There are 26 native fish species that are found only in the warm-water canyons of the Basin, including the Colorado pikeminnow (Ptychocheilus Lucius), humpback chub (Gila cypha), bonytail (Gila elegans), and razorback sucker (Xyrauchen texanus). As the Colorado River’s network of dams has cut off prime habitat access over the past century, these species are largely dependent on controlled streamflows. But with the added pressures of water diversion mandates taking effect, dam operations, and prevalent invasive species, two-thirds of native fish are now considered to be at risk—as their populations are on the brink.

Clockwise from left, humpback chub, bonytail, southwestern willow flycatcher, razorback sucker. Photos by USFWS, Zayd Wheeler/iNaturalist and Eric Hough/iNaturalist

Endangered wildlife that rely on riparian vegetation at the river’s edge, such as the southwestern willow flycatcher (Empidonax traillii extimus), are also threatened. Water cutbacks mean less water flows to downstream riparian habitats, floodplains, interlocked lakes, and upland habitats, which require specific hydrological conditions to sustain and are already stressed from increased temperatures and drought.

“We need to think about the end-use impact,” says Barnes. “How we manage water use will directly affect the downstream ecology both in the river channel and in off-channel areas that rely on water diversions.”

Aware of these concerns, the Bureau of Reclamation is monitoring how reduced water flows, implemented through System Conservation Implementation Agreements (SCIAs) in coordination with water districts, affect both ecological resources and water users.

ESA is providing ongoing support to the Bureau during the three-year conservation program. Water management and biological resources specialists have been closely studying the potential effects of water reduction on federally listed species within aquatic, riparian, and upland environments within the river’s lower main-stem. These specialists have produced an Environmental Assessment based on their observations and data.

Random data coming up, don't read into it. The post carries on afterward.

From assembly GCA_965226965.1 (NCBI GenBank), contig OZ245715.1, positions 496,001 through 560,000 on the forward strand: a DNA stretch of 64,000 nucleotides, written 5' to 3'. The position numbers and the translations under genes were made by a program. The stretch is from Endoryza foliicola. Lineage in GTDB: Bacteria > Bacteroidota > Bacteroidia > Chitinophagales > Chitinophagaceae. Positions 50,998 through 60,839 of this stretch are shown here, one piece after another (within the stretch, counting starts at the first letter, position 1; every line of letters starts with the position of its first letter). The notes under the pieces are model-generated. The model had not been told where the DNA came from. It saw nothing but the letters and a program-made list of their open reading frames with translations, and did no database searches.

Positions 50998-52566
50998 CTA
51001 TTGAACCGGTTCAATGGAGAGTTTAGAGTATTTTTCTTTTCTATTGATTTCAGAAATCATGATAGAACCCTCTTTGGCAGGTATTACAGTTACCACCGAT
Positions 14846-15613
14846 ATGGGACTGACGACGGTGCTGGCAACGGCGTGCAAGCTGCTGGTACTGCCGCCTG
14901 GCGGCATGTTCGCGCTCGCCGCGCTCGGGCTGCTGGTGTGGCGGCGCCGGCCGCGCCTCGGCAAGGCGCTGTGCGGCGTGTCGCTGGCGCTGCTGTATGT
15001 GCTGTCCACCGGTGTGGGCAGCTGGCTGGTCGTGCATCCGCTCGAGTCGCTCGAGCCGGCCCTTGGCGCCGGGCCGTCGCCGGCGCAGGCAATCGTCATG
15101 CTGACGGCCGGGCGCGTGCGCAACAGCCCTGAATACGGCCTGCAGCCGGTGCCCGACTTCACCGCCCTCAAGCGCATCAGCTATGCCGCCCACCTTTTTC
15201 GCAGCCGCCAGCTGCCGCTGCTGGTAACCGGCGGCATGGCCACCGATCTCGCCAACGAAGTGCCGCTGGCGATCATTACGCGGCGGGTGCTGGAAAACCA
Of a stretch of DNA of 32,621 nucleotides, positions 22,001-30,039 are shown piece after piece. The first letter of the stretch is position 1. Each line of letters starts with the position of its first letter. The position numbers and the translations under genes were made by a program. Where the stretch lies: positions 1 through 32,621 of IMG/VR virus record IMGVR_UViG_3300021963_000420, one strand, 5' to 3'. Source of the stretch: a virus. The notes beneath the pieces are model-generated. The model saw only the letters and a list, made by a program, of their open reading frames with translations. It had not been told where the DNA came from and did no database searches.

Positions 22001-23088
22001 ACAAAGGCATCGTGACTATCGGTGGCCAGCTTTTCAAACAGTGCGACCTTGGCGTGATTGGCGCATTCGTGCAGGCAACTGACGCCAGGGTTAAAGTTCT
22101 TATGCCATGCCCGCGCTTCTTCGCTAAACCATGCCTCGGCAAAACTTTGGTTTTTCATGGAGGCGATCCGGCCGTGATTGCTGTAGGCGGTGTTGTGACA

Agriculture accounts for 74 percent of the Colorado’s diversion. Agricultural fallowing, Deficit Irrigation Programs (where growers intentionally withhold irrigation), and On-Farm Efficiency Conservation programs, are some of the water saving measures districts are implementing to try to reduce water use.

ESA has also been supporting Southern California water districts participating in SCIAs by developing mitigation strategies, supplementing Habitat Conservation Plans and NEPA and CEQA documentation, securing permits, and conducting compliance monitoring.

As Barnes notes, balancing the dual needs of conserving water and minimizing risks to natural resources is complex and requires close coordination with water users and wildlife regulatory agencies. Water agencies and managers need to honor water rights allocations and participate in conservation while also considering the ecological impacts and the financial effects on agricultural producers and urban water users.

“As conservation reduces water availability in the arid Southwest, opportunities will arise to increase our awareness, and to focus our efforts on adaptive management of vulnerable ecosystems and sensitive species supported with reduced supplies, which will require a multi-regional collaboration effort,” says Barnes.

An Integrated Approach

One thing for certain is that managing water resources in the Colorado River and impacted watersheds downstream will require complex decisions to protect vulnerable species and ecosystems, as well as the well-being of millions of water users, in the face of water scarcity and climate issues.

Solving these kinds of unique challenges requires a dynamic team of environmental specialists who are ready to take these challenges head on.

Tom Barnes

“ESA has intrinsic understanding of this line between water supply, water management, and biological services. And we understand the close coordination and solutions required to address the integrated nature of these resources.”

Tom Barnes, Senior Water Resources Principal

For more information about ESA’s integrated experience in water management and conservation and how we can help you, contact Tom Barnes and Ramona Swenson.

This is the first of two articles exploring how ESA is helping to study and manage environmental impacts along the Colorado River and its tributaries. Stay tuned for our next article focused on our work in the Salton Sea.